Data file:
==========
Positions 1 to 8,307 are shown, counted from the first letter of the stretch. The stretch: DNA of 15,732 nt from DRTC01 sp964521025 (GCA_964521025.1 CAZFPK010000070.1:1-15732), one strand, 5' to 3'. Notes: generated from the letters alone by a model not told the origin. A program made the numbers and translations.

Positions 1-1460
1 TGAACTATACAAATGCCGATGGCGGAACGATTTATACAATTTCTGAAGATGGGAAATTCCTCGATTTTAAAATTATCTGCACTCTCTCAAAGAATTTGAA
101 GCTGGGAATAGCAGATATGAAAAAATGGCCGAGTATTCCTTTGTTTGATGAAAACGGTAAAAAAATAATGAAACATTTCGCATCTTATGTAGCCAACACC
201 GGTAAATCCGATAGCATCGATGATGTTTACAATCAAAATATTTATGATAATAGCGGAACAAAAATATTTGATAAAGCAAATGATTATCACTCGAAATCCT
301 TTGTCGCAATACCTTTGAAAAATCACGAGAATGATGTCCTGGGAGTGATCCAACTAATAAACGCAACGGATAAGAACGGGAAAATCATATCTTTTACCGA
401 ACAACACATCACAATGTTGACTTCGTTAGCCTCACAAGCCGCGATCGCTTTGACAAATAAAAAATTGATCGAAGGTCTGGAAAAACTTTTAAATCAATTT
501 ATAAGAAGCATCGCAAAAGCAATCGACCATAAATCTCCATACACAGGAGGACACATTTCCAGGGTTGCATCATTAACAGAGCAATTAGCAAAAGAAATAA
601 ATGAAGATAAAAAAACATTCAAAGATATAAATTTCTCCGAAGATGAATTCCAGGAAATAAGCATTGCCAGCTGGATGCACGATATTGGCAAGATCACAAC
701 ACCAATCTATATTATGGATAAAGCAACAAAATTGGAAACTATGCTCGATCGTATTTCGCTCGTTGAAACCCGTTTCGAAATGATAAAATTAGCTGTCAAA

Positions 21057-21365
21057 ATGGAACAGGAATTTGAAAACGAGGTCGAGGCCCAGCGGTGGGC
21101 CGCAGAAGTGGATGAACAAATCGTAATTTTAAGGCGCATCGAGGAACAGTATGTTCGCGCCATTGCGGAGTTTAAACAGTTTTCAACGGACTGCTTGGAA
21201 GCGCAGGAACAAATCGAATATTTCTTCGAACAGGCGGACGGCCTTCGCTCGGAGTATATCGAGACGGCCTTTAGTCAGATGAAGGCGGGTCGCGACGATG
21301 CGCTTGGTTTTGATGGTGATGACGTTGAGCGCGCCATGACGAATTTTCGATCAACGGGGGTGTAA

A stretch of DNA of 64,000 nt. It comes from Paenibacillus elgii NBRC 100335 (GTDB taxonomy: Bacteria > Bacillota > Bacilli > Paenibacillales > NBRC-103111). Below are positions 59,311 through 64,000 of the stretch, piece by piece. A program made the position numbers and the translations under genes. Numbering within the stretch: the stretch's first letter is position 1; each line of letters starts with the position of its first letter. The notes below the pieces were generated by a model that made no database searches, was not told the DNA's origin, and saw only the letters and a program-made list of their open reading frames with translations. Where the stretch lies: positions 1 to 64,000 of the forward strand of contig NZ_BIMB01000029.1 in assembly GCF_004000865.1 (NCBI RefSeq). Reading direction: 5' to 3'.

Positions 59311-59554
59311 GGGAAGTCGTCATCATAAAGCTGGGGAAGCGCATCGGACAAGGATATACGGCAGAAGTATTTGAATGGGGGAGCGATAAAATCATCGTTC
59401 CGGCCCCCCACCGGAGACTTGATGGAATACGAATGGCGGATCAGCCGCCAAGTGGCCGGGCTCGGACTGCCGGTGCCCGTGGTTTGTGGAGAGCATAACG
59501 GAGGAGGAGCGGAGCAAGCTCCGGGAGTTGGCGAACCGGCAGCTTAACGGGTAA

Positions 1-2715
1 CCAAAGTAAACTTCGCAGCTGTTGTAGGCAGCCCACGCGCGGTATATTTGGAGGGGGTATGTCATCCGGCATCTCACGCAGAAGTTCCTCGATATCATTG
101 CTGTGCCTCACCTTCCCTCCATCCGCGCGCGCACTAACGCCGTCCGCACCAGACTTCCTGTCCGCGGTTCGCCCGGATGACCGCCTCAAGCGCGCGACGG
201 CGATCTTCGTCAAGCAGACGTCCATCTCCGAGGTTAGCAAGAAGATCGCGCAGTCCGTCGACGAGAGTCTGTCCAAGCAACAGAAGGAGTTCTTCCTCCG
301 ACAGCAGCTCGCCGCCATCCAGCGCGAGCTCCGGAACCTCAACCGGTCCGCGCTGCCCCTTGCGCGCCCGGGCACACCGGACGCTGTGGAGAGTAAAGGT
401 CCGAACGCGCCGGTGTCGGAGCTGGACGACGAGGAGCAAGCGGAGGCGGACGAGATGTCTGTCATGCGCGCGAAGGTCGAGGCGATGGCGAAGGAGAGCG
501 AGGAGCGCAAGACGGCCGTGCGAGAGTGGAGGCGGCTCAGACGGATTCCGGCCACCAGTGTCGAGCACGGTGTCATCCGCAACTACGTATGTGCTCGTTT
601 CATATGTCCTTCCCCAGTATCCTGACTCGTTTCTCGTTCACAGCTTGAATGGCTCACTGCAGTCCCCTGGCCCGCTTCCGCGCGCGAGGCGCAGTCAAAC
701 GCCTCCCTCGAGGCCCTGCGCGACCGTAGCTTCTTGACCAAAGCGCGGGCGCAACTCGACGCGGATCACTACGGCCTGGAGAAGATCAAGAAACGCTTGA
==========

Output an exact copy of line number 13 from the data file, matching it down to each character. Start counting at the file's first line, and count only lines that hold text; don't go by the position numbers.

21101 CGCAGAAGTGGATGAACAAATCGTAATTTTAAGGCGCATCGAGGAACAGTATGTTCGCGCCATTGCGGAGTTTAAACAGTTTTCAACGGACTGCTTGGAA